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Blasting Dams and the Plight of an Iconic Species

Two must-see new films for Summer 2014

There was a time in American history when erecting concrete monoliths across our great rivers—to produce everything from hydropower to a sea of new jobs—symbolized the forward momentum of humankind. Fortunately, that time is no more.

In DamNation, award-winning filmmakers Travis Rummel and Ben Knight highlight this down-with-the-dams movement and the game-changing implications that lie ahead.

Through provoking storytelling and stunning cinematography the film looks at Elwha River dam removals in Washington’s Olympic National Park, the proposed deconstruction of Glen Canyon Dam on the Colorado River, four sticky Snake River impediments, and a general reshaping of how people perceive progress. Where it once represented grandiose objects to be built and ogled, today it can also mean squashing the no-purpose impedimenta we can live without.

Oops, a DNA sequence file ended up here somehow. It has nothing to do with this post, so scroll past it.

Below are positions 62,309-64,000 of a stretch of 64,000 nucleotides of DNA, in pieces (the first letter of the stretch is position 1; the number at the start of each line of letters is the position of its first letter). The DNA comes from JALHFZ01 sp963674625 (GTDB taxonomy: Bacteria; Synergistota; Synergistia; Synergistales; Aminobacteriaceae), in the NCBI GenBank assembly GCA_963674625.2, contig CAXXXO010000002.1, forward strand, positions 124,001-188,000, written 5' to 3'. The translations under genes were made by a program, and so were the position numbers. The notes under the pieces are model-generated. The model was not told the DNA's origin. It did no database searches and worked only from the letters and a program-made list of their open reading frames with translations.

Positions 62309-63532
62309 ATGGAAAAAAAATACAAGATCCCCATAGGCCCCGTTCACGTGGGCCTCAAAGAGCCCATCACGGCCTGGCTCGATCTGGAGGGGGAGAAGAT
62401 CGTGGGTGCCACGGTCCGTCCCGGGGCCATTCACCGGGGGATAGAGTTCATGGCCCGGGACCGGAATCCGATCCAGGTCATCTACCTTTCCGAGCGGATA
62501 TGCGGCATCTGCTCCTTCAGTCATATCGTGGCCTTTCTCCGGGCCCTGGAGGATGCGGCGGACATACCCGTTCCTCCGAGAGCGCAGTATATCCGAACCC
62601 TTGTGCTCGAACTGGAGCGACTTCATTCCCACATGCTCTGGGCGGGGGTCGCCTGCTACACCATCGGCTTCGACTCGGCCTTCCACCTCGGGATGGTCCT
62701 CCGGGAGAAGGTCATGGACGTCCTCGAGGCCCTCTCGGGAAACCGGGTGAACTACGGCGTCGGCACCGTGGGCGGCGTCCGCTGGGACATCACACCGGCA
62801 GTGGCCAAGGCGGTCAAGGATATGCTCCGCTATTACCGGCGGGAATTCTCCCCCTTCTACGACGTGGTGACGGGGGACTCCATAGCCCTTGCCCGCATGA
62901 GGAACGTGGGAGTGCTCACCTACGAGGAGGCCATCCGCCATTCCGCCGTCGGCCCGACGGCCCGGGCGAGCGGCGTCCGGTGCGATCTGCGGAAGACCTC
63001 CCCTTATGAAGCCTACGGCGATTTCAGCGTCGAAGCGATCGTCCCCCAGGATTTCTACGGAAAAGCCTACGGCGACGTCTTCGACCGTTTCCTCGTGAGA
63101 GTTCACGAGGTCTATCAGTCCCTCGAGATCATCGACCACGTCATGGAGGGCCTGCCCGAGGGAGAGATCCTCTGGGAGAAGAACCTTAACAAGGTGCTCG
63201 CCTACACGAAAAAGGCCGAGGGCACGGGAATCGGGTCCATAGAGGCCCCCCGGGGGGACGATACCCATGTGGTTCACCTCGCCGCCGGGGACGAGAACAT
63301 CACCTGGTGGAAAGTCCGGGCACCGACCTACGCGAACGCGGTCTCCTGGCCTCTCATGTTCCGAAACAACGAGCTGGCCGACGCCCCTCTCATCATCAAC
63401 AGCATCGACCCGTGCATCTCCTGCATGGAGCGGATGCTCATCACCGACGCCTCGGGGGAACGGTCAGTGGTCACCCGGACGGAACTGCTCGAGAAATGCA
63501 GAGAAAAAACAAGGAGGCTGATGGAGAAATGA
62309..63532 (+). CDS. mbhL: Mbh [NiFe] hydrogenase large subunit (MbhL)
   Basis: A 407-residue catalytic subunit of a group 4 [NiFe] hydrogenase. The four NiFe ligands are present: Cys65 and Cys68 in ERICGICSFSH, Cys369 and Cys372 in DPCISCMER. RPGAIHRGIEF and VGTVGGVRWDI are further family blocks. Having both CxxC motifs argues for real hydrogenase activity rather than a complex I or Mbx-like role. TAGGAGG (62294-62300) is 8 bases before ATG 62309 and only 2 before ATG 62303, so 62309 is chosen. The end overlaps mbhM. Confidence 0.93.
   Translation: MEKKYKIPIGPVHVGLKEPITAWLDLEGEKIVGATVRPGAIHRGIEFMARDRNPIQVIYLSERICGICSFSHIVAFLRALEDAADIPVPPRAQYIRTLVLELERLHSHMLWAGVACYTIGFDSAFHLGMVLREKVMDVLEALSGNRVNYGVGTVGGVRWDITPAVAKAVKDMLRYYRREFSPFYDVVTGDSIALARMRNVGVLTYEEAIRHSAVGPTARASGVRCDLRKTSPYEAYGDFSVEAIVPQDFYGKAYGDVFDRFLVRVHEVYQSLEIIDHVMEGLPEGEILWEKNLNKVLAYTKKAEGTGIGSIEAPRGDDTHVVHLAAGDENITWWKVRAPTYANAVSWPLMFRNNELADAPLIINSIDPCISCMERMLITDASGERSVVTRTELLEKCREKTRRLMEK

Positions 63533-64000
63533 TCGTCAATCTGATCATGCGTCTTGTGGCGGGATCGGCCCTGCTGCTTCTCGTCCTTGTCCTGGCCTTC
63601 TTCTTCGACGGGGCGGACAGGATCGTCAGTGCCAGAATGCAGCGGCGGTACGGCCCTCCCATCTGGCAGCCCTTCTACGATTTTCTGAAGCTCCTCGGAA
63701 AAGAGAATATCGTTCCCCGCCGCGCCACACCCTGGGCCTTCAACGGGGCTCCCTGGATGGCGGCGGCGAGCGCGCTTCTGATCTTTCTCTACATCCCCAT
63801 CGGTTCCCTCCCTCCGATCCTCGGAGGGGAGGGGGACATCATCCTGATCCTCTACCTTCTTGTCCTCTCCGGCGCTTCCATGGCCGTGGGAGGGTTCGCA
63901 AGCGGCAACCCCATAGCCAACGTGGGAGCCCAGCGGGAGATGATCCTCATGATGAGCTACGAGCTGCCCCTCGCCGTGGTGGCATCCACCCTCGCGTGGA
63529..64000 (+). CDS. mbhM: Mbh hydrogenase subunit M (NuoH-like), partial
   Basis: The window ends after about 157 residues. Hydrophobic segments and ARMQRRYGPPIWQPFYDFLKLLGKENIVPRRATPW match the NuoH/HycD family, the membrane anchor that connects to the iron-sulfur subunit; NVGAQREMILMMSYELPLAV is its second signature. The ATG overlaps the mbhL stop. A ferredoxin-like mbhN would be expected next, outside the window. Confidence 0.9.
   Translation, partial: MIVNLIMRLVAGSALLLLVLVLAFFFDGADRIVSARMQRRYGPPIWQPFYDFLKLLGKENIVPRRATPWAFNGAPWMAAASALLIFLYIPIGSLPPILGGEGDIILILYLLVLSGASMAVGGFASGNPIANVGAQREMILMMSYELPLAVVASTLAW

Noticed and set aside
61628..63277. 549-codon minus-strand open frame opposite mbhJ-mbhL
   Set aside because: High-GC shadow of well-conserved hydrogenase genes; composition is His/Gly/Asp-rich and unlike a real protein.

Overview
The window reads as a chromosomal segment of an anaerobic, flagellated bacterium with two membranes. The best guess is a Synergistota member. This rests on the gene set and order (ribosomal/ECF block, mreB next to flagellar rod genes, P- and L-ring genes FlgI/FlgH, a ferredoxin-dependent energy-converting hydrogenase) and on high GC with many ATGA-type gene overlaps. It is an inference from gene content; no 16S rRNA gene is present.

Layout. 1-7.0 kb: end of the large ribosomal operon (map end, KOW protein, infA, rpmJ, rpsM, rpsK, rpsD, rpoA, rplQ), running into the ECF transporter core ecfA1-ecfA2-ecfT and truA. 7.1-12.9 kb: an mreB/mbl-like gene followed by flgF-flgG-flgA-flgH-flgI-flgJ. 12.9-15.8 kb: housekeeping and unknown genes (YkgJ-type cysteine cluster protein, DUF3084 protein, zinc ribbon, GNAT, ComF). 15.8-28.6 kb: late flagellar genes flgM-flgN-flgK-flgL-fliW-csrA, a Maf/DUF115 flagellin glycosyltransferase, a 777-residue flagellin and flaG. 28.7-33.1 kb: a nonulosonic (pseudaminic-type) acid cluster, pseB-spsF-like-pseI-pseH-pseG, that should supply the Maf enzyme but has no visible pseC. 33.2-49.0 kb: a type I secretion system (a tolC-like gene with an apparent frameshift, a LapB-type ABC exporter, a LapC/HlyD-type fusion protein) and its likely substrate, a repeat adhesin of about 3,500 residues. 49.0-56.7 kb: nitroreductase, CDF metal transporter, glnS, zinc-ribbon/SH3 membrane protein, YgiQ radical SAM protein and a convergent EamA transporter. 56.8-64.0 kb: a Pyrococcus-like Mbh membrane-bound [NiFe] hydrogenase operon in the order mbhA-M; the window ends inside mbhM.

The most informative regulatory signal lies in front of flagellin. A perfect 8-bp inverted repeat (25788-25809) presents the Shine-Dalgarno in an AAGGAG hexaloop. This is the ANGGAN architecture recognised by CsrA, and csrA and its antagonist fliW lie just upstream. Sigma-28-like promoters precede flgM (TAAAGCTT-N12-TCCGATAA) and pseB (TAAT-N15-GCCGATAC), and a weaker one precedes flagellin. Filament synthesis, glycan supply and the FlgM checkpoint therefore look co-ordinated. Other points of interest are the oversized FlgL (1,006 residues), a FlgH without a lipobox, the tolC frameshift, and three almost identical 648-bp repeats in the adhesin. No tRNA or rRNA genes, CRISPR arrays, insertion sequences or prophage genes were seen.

Currently, the organization American Rivers is aware of more than 925 dams that have been demolished and removed over the past 100 years. Thanks to the message conveyed here, expect that figure to continue climbing.

“All it takes a single person with a dam in mind to set the stage and start the process [of dam removal],” says cinematographer Matt Stoecker who, alongside Patagonia founder Yvon Chouinard, was instrumental in bringing this film to life.

While the dam deconstruction up-swell lends hope to the return of free-flowing rivers, the fact remains that affected species such as steelhead now, more than ever, are facing a survival crisis. In his newly released documentary, Wild Reverence, filmmaker Shane Anderson returns to the rivers of his youth where, over the course of several decades, steelhead runs are disappearing at a breakneck pace.
With spey rod in hand, Anderson reconnects with the water and speaks with leading steelhead advocates on the impacts of the Four H’s—hydropower development, harvest, habitat degradation, and hatcheries.

Although the story is grim at times, the resilience of this fish of a thousand casts is inspiring. And the forward-thinkers featured make an optimistic case for keeping the wild, wild—free of hatchery influence, for instance—in order to preserve this dynamic species.

 

Both Wild Reverence and DamNation beg the ugly question: Will this be the last generation to know wild steelhead and pristine rivers?

The answers hinge on people working collectively to make a difference. It’s ultimately up to us.